Planet Community is a series highlighting examples of intentional communities that are living better by living together. Season 1 features communities in the Midwest of the US.
Covering five years of business progress, the 2017 Worker Cooperative State of the Sector is a report on worker-owned business in the United States. This report is a co-production of Democracy at Work Institute and U.S. Federation of Worker Cooperatives, drawing upon the latest developments in the field, and deepens our understanding of the sector.
The US SIF Foundation's 2018 biennial Report on US Sustainable, Responsible and Impact Investing Trends, released October 2018, found that sustainable, responsible and impact investing (SRI) assets now account for $12.0 trillion—or one in four dollars—of the $46.6 trillion in total assets under professional management in the United States. This represents a 38 percent increase over 2016.
This short pamphlet has been produced to launch the New Economics Foundation’s new programme of work on the 'just transition'. Our interest is in the practicality of change: the policies, processes, narrative and investment needed to accelerate the UK’s progress on 'just transition', here and now. Over the coming months and years we will be working at local and national levels to explore what is needed to build common cause and provide the right mixture of incentives and critical challenge to all parties to help unlock a new momentum for a 'just transition' for the UK.
Written by the New Economics Foundation in association with Friedrich Ebert Stiftung.
Energy Democracy is a policy framework with the goal of transforming neglected and isolated communities—often poor, and often communities of color—into energy producers who contribute to the nation’s overall capacity, add clean energy to the grid, enhance their economic and political ties across the region, and supply their own energy needs. Without intervention, communities of color risk missing a transformative opportunity for a meaningful role in America’s changing energy economy. With people of color fast becoming half of the national population, this would be a loss for both communities of color and the nation. This white paper explores the challenges and opportunities communities of color face as participants in a renewable energy economy. With the right ownership models, clear and supportive tax incentives and finance policy, reformed land use and zoning policies, and equitable access to the grid, emerging technology allows communities of color to establish themselves as power producers. This white paper is focused on communityowned, small-scale renewable generators in electricity markets. Communities of color that become energy producers will transform their relationships with the larger regional economy, bringing improved infrastructure, increased wealth, and greater political interdependence between communities of color and their neighbors.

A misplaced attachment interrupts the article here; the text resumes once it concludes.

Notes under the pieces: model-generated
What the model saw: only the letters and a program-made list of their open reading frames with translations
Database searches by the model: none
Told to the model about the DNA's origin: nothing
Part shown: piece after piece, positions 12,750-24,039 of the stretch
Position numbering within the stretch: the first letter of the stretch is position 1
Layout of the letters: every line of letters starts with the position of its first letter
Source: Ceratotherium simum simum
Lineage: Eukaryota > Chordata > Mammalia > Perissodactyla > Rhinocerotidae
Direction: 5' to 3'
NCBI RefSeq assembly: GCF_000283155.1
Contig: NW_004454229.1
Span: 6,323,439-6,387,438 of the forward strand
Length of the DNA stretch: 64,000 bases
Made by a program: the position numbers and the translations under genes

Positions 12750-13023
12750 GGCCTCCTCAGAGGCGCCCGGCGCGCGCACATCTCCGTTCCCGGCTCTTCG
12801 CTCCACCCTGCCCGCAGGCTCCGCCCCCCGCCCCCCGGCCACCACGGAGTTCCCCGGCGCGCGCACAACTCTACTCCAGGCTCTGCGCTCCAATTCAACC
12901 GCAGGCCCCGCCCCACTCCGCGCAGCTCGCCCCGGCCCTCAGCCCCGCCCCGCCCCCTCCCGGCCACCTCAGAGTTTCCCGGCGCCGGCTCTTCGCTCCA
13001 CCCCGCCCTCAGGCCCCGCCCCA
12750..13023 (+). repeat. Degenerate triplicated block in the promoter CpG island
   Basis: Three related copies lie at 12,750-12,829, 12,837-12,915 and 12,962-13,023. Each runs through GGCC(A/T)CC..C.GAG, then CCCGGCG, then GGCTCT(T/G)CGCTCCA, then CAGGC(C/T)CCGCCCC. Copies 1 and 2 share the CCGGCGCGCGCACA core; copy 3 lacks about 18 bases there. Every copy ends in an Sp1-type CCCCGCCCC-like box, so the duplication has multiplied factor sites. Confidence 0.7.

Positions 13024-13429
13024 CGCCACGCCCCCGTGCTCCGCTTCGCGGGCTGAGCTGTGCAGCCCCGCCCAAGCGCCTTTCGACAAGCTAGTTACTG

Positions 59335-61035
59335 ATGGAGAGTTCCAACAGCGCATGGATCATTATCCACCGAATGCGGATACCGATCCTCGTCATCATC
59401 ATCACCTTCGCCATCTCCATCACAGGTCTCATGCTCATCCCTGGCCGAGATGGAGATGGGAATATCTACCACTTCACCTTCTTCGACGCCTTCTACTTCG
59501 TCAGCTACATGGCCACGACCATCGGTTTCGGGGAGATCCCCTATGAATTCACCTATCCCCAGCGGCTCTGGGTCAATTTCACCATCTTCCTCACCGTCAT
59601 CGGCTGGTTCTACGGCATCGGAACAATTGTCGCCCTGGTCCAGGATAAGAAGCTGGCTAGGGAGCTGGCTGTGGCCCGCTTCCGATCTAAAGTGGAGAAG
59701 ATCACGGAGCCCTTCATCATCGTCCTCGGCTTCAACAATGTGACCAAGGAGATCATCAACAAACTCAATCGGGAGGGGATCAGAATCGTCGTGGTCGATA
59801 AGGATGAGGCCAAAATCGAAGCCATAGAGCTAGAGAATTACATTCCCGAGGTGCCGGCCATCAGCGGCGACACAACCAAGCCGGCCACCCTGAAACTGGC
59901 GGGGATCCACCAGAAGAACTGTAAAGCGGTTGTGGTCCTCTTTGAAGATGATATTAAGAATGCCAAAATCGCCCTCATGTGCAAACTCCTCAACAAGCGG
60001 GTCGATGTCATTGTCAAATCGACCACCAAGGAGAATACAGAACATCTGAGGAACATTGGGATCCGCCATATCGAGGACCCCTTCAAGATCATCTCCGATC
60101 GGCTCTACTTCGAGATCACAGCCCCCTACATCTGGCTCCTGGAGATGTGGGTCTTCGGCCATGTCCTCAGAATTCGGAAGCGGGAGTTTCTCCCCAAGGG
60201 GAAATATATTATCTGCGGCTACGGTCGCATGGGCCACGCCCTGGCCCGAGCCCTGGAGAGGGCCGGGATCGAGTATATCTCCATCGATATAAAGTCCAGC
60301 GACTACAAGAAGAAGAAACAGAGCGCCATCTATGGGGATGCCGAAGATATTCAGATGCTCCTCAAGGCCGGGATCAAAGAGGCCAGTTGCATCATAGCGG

Report by the Center for Social Inclusion.
This toolkit outlines a range of strategies for how health systems are using their investment assets to help address the resource gaps that keep communities from achieving better health and well-being.
This publication presents the “Clean 15,” the first fossil-free model portfolio developed by the Clean Portfolio Project.
In Communities’ “Networking Communities” issue (Fall 2018, #180), authors share their journeys in exploring and creating networks—among communitarians, among communities, even among networks of communities and among communities researchers.
This report examines the challenges and opportunities of worker cooperatives in the Chicagoland region. The paper discusses the need for worker cooperative development in Chicago, the current barriers cooperatives face to operating, and potential suggestions for local policy aimed at creating policies which would enable worker cooperatives to thrive. Supporting worker cooperative development could bring numerous advantages already proven in comparable cities - including growth of jobs, wages, and economic opportunity.
Produced through a partnership with Illinois Worker Cooperative Alliance and The John Marshall Law School-Chicago Business Enterprise Law Clinic.
There is an emerging opportunity to develop strategies related to land and housing that can help create inclusive, participatory, and sustainable economies built on locally-rooted, broad-based ownership of place-based assets. This report provides an overview of strategies and tools that, as a group, represent an innovative and potentially powerful new approach—one that establishes, in various ways, community control of land and housing.